Concussion Guidelines
Written by Editor   
Wednesday, August 06, 2014 05:02 PM

The Congress of Neurological Surgeons in the September 2014 - Volume 75 - Issue of their Journal: Neurosurgery is reporting the first in a series of articles on concussion guidelines.  In the summary and article reported here they note:

This is the first in a series of reports that will be generated by this working group that are intended to build an evidence base for concussion. This first report, Step 1, is a systematic review of prevalent indicators of concussion that used the highest-quality published literature and a rigorous process of publication selection, quality assessment, and data abstraction and synthesis. It is the foundation on which we will base future work to derive a classification system for concussion and guidelines for diagnosis, prognosis, and treatment.

The report defines a concussion as:

A change in brain function after a force to the head that may be accompanied by temporary loss of consciousness but is identified in awake individuals with the use of measures of neurologic and cognitive dysfunction.

At this time, there are no known objective measures to identify the change in brain function called concussion. Consequently, observed signs, subjective reports, and objective measures of neurologic and cognitive function that may be indicators of the underlying change in brain function are used to identify individuals with a high likelihood of having a concussion.

The task of this project was to identify which signs, symptoms, and neurologic and cognitive deficits have the highest and most consistent prevalence in samples of individuals sustaining a PCE and to assess how they are associated. From the available evidence, slowed reaction time, impaired verbal learning and memory, impaired balance, and disorientation or confusion were found to be significantly prevalent in early samples of exposed individuals. There is insufficient evidence to assess the relationships among these measures.

From the available evidence the article notes:

  • increased reaction time,
  • impaired verbal learning and memory,
  • impaired balance, and
  • disorientation or confusion
were found to be significantly prevalent in early samples of exposed individuals.

For this report key questions were identified and electronic literature searches conducted from 1980 to September 2012.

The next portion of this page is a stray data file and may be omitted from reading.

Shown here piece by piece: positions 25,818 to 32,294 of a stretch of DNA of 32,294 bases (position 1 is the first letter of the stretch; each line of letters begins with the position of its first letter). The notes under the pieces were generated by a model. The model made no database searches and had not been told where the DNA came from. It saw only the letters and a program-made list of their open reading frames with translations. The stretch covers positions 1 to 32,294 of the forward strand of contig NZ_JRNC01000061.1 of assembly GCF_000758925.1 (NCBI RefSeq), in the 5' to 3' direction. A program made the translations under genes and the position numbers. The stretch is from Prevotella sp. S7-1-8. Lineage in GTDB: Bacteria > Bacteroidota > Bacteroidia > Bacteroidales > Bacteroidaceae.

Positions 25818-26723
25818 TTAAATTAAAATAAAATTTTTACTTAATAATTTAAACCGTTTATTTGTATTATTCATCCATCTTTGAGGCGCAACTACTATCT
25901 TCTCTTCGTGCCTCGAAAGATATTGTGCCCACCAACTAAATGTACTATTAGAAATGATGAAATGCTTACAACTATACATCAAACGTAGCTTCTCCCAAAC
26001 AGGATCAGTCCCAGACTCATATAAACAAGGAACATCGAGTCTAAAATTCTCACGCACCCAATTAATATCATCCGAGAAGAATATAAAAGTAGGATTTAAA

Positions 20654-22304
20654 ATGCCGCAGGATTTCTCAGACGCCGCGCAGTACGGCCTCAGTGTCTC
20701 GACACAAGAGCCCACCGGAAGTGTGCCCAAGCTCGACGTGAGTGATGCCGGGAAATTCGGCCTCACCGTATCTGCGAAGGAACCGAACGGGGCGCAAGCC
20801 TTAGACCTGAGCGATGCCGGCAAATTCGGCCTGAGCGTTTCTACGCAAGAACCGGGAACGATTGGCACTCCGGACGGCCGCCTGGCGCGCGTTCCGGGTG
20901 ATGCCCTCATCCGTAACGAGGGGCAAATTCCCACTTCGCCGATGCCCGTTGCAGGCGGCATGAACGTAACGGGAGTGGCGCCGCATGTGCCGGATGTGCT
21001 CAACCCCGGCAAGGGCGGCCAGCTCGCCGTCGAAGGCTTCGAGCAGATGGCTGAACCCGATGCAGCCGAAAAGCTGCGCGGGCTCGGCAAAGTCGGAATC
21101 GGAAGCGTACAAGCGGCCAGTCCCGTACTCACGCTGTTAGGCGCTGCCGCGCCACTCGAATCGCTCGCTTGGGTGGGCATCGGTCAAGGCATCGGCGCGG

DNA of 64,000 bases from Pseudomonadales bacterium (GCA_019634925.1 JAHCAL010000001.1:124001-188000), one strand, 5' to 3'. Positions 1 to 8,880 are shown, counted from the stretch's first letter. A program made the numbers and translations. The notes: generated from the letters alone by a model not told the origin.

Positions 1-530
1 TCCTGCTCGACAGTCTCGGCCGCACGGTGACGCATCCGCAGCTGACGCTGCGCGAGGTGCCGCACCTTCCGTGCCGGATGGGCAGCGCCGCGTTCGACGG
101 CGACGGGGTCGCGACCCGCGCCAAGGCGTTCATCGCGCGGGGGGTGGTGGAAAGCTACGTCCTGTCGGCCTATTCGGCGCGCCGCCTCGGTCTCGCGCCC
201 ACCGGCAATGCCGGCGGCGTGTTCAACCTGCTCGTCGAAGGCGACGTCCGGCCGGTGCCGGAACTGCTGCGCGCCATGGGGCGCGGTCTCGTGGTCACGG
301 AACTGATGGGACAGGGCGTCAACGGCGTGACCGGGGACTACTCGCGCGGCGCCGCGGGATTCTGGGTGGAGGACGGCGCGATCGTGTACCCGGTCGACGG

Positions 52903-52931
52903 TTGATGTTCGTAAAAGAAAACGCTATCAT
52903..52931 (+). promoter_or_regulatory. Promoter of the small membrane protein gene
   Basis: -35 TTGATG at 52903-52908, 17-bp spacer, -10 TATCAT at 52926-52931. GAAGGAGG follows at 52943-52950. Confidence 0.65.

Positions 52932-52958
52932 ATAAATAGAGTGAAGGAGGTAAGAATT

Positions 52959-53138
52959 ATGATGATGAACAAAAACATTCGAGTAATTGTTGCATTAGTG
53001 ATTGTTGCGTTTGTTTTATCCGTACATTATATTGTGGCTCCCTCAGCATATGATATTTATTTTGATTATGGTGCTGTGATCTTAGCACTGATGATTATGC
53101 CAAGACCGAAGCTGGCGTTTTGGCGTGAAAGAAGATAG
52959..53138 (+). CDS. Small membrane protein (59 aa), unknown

Of 5592 abstracts of potentially relevant studies, 1362 full-text publications were acquired and read.  Two hundred thirty-one met the prespecified criteria, and of those, 62 publications were rated as medium potential for bias and confound. Of the 62 publications, 26 had inclusive case definitions, reported data at fixed time points relevant to 1 or more of the key questions, and are included in the analysis.

Specific indicators of concussion were noted in alert (Glasgow Coma Scale Score, 13 to 15) individuals after a force to the head, are the following:

* Observed and documented disorientation or confusion (disorientation or confusion: loss of one's sense of direction, position, or relationship with one's surroundings) immediately after the event

* Impaired balance (balance: a state of body equilibrium) within 1 day after injury,

* Slower reaction time (reaction time: the interval of time between application of a stimulus and detection of a response) within 2 days after injury, and

* Impaired verbal learning and memory (verbal learning and memory: the acquisition, retention, and retrieval of verbal material; memory of words and other abstractions involving language) within 2 days after injury.

What is needed next is a “decomplicated” body of information that provides simple counts of signs, symptoms, neurologic and cognitive deficits; and valid and reliable outcome measures; and that associates those measures across time in the form of proportions. The forthcoming report from this working group, “Concussion Guidelines Step 2: Diagnostic Criteria,” will serve to fill this information gap and will take the next step in developing guidelines for the diagnosis, prognosis, and treatment of concussion.

Source:  Executive Summary

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